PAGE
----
More recently, the number of points identified by acupuncturists has exploded. There are extra meridians (some of them outlined in ancient times, others modern) with their own sets of points, there are special points (off meridians), and there are complete mappings of body structures and functions by points along the outer ears, on the nose, in the scalp, on the hands, on the feet, and at the wrists and ankles. Despite the growing number of treatment zones, most acupuncturists still utilize the traditionally-identified points on the 14 main meridians.
In this blog, I will go through a few of these meridian points.
For each point mentioned below, the name of the meridian, the number of the point, the number of standard points on the meridian, its designation by one of the number-based classification systems (two letters and the point number), and the Chinese name are given:
Large Intestine Meridian, point #4 of 20: LI4, Hegu
This point is located on the back side of the hand between the thumb and first finger. The dominant uses are to relieve pain and to treat constipation or other bowel disorders. However, this point is also utilized in the treatment of inflammatory and feverish diseases which have symptoms in the throat and head, this is because the large intestine meridian runs from the hand to the face.
Lung Meridian, point #7 of 11: LU7, Lieque
This point is located above the wrist on the inside of the arm. It is used to treat several disorders of the upper body, including headache, neck stiffness, cough, asthma, sore throat, facial paralysis, and wrist problems.
Stomach Meridian, point #36 of 45: ST36, Zusanli
This point is located on the front of the leg, just below the knee. It is helpful for digestive disorders, including nausea, vomiting, gastralgia, and abdominal distention, and also for general weakness. Recently, numerous clinical trials have been conducted with treatment of this point alone, demonstrating positive effects in treating anaemia, immune deficiency, fatigue, and numerous diseases.
Liver Meridian, point #3 of 14: LV3, Taichong
The point is located on the top of the foot, between the first and second toes. It is used to balance emotional energy, to regulate menstruation, to reduce tension and pain in the chest, treat eye disorders, alleviate headaches, and reduce high blood pressure.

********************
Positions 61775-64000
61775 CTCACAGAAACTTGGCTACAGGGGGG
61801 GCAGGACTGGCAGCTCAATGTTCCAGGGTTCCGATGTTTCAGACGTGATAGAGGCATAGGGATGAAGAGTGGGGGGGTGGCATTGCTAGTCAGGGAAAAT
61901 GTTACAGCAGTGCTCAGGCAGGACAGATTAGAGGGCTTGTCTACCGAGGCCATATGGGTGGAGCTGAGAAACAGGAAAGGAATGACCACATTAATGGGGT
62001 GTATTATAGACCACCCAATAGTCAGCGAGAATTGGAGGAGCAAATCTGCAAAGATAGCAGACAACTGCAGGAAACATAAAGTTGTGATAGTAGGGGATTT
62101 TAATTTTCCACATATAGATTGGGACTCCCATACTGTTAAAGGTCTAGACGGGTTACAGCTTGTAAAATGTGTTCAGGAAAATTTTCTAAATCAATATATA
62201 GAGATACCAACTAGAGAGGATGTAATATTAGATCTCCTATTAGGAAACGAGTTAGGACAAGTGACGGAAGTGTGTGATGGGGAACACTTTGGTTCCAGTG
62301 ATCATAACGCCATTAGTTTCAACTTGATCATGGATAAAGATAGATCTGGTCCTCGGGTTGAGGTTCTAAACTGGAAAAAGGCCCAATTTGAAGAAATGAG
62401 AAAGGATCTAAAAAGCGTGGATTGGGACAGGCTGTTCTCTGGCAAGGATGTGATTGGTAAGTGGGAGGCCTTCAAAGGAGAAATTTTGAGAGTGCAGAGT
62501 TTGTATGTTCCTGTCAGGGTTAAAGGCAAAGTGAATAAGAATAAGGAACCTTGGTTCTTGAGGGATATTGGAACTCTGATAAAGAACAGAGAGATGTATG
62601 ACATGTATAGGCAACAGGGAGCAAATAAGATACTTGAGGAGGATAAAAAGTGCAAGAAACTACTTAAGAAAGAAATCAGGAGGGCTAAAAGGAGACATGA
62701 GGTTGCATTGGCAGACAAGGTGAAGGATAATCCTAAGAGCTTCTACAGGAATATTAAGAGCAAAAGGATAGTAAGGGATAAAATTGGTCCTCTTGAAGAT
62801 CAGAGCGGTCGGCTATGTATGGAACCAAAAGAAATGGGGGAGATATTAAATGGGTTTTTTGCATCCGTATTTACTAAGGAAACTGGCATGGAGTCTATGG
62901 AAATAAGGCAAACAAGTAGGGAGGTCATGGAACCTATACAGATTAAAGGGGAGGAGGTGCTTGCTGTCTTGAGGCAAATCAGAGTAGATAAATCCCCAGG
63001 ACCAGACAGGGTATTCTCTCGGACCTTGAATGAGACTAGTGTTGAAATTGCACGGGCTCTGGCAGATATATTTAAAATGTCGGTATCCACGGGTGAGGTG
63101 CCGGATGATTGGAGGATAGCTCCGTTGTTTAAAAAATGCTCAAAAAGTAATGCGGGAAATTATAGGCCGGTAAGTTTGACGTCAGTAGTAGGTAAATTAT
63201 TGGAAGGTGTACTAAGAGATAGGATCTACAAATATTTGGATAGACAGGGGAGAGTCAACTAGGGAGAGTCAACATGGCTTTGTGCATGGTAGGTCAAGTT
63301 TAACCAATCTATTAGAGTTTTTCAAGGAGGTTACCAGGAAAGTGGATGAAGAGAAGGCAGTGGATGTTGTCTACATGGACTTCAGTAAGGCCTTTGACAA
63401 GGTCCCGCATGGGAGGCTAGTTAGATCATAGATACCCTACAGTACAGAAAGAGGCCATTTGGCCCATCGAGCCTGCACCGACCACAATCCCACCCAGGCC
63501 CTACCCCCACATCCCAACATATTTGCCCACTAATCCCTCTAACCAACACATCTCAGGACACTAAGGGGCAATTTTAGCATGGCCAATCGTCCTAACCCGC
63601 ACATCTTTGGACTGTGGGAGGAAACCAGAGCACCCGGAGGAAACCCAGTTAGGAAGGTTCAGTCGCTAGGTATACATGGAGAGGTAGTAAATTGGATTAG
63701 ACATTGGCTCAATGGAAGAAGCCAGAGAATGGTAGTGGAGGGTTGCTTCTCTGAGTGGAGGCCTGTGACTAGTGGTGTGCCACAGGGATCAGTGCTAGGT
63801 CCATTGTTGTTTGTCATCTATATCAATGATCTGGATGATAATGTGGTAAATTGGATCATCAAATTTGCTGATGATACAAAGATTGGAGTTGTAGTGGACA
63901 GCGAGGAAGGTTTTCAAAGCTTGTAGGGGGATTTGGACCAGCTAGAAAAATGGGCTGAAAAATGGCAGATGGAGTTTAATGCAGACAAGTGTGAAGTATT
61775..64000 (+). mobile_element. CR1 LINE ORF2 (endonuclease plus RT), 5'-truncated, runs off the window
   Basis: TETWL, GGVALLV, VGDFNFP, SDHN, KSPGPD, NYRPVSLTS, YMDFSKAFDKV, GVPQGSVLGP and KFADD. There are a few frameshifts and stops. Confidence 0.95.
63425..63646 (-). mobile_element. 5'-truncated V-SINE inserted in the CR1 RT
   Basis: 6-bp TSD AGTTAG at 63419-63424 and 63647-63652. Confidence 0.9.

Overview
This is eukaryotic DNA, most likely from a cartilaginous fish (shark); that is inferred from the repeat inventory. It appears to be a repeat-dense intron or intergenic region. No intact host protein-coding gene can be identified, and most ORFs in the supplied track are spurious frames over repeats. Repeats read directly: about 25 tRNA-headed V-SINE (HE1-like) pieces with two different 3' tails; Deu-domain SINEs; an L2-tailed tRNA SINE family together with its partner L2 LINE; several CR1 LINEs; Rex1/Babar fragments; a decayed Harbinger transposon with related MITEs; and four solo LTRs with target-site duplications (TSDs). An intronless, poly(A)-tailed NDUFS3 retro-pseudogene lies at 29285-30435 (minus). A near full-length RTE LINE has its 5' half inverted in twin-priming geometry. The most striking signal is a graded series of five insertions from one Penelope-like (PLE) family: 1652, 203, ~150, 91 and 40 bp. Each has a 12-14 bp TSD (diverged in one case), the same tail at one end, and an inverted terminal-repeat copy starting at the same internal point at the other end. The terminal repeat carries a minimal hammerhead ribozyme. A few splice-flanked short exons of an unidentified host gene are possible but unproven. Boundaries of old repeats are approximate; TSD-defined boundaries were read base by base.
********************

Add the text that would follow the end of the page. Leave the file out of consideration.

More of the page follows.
Governing Vessel, point #20 of 28: GV20, Baihui
This point is located at the top of the head. It is traditionally applied in the treatment of various mental disorders, and for problems that occur in the head: headache, vertigo, ringing in the ears, nasal obstruction, difficulty with speech, etc. It is also used to treat prolapse, such as that of the rectum and uterus.
Conception Vessel, point #4 of 24: CV4, Guanyuan
This point is located a little below the navel. It is used for all types of lower abdominal disorders, including urination problems, hernia, menstrual disorders, gynaecological infections, postpartum bleeding, diarrhoea, rectal prolapse, etc.
To Sum Up…
The thought of needles entering your body is a horrifying experience for some. Many of us have had blood taken at some point in our lives. However, the needles used here are very different to the daunting big needles at the doctors’ surgery. These needles are ultra-thin and perhaps longer depending on how deep it needs to descend into the skin. Do not be alarmed; unlike the injection needles, acupuncture needles go into the skin relatively unnoticed.
The subject of needles always brings up the issue of safety. There are very few side effects from acupuncture when practised by a fully qualified practitioner of traditional acupuncture. Any minor side effects that do occur, such as dizziness or bruising around needle points, are mild and self-correcting. Having said that, there is a growing number of people who practice self-needling, especially patients who are undergoing chemotherapy and are taught limited but effective treatment to minimise the side-effects of the drug therapy. To avoid injury to vital nerves and structures I would recommend you see a fully trained practitioner who would have studied the anatomy and their respected meridians in more detail.
The benefits of acupuncture far outweigh the slight discomfort you may feel when the needles are inserted. Once you have experienced the effect it has on your body, you won’t look at a needle in the same way again.